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Notebook / Alan Drooz

March 27, 1986|ALAN DROOZ | Times Staff Writer

Loyola Marymount University's basketball season ended not with a whimper but in a shoot-out with Cowboys in Laramie, Wyo.

The Lions' first postseason appearance in six years ended when the Wyoming Cowboys won a hectic second-round National Invitation Tournament game, 99-90.

Loyola had advanced with an exciting 80-75 opening-round victory at UC Berkeley.

The Lions ended the season at 19-11 and appeared to set a firm foundation for the future in Coach Paul Westhead's first season.

Here are some season-ending notes and tidbits from Loyola's first NIT appearance.

Loyola encountered--and played well before--great crowds at Berkeley and Laramie. Loyola officials were especially impressed by the frenzied 6,600 fans at Berkeley who gave their own team a standing ovation when the game ended despite the defeat.

Many of the school's Straw Hat Band congratulated Loyola players and fans.

The 11,000-plus fans in Wyoming's 15,000-seat arena were equally fervent--and loud. At one point Wyoming Coach Jim Brandenburg waved his arms to whip up more noise. The decibel level in both arenas was staggering.

Loyola's Forrest McKenzie had the perfect answer to the noise: He kept hitting long-range jumpers to quiet the crowds. McKenzie scored 54 points in the two NIT games.

He said the crowds inspired him. "The more they yelled at me the more I shot," he said after the Berkeley game. "I love to hear the sound of silence."

McKenzie and back-court mate Keith Smith finished their careers as Loyola's all-time scorers. Smith, however, fell short of 2,000 points. He needed 56 going into the NIT and produced 36 to finish with 1,980. McKenzie finished with 2,060.

Both are now projected as potential first-round pro draftees, and Smith expressed satisfaction with the year: "We can't be too disappointed. We had a pretty decent season."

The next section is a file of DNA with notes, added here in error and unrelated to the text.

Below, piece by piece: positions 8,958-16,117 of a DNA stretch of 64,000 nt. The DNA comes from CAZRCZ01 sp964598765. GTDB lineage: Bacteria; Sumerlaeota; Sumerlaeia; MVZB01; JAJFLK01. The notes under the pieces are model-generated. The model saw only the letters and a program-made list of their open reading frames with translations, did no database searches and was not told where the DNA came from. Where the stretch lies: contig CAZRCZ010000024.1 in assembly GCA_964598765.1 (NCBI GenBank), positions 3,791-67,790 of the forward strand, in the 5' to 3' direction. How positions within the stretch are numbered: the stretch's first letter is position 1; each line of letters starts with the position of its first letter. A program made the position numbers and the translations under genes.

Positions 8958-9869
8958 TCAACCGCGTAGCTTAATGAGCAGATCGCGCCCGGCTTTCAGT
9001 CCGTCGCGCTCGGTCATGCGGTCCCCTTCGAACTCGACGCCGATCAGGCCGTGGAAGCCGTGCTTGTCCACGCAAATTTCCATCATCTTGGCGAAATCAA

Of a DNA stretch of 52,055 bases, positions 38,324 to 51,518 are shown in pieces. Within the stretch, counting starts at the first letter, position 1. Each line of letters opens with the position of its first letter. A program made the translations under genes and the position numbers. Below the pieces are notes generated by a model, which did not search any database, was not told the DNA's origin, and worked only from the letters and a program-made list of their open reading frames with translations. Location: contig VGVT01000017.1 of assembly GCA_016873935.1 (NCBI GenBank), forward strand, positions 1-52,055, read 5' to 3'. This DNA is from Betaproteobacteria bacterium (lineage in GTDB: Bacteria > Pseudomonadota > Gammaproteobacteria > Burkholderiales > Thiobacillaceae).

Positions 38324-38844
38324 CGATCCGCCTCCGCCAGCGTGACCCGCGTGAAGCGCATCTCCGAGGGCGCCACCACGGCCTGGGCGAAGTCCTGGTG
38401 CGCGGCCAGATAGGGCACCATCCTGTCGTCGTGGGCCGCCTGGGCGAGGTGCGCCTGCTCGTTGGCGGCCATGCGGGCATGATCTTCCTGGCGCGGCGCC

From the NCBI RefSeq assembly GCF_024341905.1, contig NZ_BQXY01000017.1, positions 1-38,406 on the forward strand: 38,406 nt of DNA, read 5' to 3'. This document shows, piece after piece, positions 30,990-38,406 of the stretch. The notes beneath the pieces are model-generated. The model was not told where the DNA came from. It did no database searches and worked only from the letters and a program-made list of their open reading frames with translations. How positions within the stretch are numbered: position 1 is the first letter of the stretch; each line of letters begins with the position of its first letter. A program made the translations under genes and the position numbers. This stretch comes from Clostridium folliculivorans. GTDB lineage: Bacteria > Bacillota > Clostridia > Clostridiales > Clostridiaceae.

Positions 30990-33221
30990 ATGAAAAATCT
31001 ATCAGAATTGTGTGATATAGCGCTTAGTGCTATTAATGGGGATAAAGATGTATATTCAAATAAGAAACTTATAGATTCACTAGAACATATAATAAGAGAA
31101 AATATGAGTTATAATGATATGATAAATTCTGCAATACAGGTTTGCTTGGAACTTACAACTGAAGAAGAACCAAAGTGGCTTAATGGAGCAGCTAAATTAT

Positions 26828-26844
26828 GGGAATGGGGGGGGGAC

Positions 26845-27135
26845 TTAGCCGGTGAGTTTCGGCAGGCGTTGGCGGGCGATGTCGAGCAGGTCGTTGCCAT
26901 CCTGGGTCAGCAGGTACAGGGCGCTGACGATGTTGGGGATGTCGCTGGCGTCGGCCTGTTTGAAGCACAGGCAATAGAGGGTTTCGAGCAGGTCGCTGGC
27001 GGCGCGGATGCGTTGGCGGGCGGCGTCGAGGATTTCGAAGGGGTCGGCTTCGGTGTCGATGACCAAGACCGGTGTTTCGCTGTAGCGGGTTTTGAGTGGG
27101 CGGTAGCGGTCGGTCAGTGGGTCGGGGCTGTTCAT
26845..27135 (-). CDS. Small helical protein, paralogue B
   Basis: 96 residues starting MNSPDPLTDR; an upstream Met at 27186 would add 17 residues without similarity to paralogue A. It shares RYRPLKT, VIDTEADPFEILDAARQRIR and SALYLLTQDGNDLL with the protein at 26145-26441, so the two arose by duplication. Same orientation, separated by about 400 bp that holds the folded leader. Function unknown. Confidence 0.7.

Laramie's 7,200-foot altitude was a new experience for many of the Loyola players. Wyoming boasts the highest-altitude campus in the country.

"We hear you boys like to run," said one Wyoming official. "Hope your tongues aren't hanging out after 10 minutes."

Sophomore Mike Yoest was noticeably affected by the thin, dry air, gasping for breath throughout the fast-paced game.

"I was having some problems with it starting with the shoot-around Sunday," he said. "I was always out of breath and my mouth was always dry."

Yoest still managed to lead all scorers with 25 points--17 in the second half--and figures prominently in Loyola's future.

Yoest said next year's team "will be just as competitive as this year. We want to come back here (Wyoming)."

The Wyoming game was so entertaining that at one point, after the teams scored on 12 consecutive break-neck possessions, Rocky Mountain News sportswriter Randy Holtz couldn't contain himself. He jumped up and announced, "This is great basketball. This is how basketball is supposed to be played."

Later he said, "That was so great I wanted to go over to the student section and cheer myself."

One of the main cogs in Wyoming's lineup and an apparent star of the future is 6-11 sophomore center Eric Leckner, who was recruited out of Mira Costa High.

Leckner, who has filled out to 220 pounds since his high school days, had 20 points against Loyola and showed the fine turnaround jumper that helped him average 15.9 points this year.

Leckner was even more impressive in the Western Athletic Conference tournament where he scored 66 points in three games including 31 against Texas-El Paso and was named tourney most valuable player.

Leckner's fine play didn't keep Wyoming Coach Jim Brandenburg from picking on his defense after the Loyola game. "Call Eric a minus-five because he had 20 and his man (Yoest) had 25," the defense-minded Brandenburg said.

Despite the rap, Wyoming is extremely high on its highest plains drifter. "When Eric came here he didn't make a lot of his classes," a school official said. "Now he's become a pretty good student and he's come to understand what we expect of him. He's worked hard on weights and has become an outstanding player."

Leckner admitted there was some culture shock moving from Manhattan Beach to Laramie but that the magnificent facilities and the chance to play and develop make it a worthwhile exchange.

A South Bay resident who played a prominent part in Loyola's NIT game at Berkeley was UC guard Chris Washington, a junior from St. Bernard High. Washington, a good shooter, inexplicably missed five of his first six free throws on the way to a 3-for-9 performance. Cal may well have lost the game on its poor foul shooting.

But Cal Coach Lou Campanelli was sympathetic. He asked the media not to bother Washington. "He knows what he did. He feels bad enough. He's hit some big free throws for us this year."

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